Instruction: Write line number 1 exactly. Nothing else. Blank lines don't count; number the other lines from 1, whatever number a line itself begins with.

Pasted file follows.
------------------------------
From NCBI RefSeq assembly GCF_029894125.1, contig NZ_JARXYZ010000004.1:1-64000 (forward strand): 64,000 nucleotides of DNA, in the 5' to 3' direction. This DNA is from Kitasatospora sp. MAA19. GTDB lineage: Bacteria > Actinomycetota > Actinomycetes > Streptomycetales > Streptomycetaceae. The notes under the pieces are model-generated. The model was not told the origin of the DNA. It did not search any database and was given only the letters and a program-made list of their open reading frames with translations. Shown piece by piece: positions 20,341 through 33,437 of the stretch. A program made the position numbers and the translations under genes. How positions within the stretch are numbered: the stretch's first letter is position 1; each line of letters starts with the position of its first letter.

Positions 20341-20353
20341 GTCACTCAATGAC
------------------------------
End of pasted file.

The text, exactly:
From NCBI RefSeq assembly GCF_029894125.1, contig NZ_JARXYZ010000004.1:1-64000 (forward strand): 64,000 nucleotides of DNA, in the 5' to 3' direction. This DNA is from Kitasatospora sp. MAA19. GTDB lineage: Bacteria > Actinomycetota > Actinomycetes > Streptomycetales > Streptomycetaceae. The notes under the pieces are model-generated. The model was not told the origin of the DNA. It did not search any database and was given only the letters and a program-made list of their open reading frames with translations. Shown piece by piece: positions 20,341 through 33,437 of the stretch. A program made the position numbers and the translations under genes. How positions within the stretch are numbered: the stretch's first letter is position 1; each line of letters starts with the position of its first letter.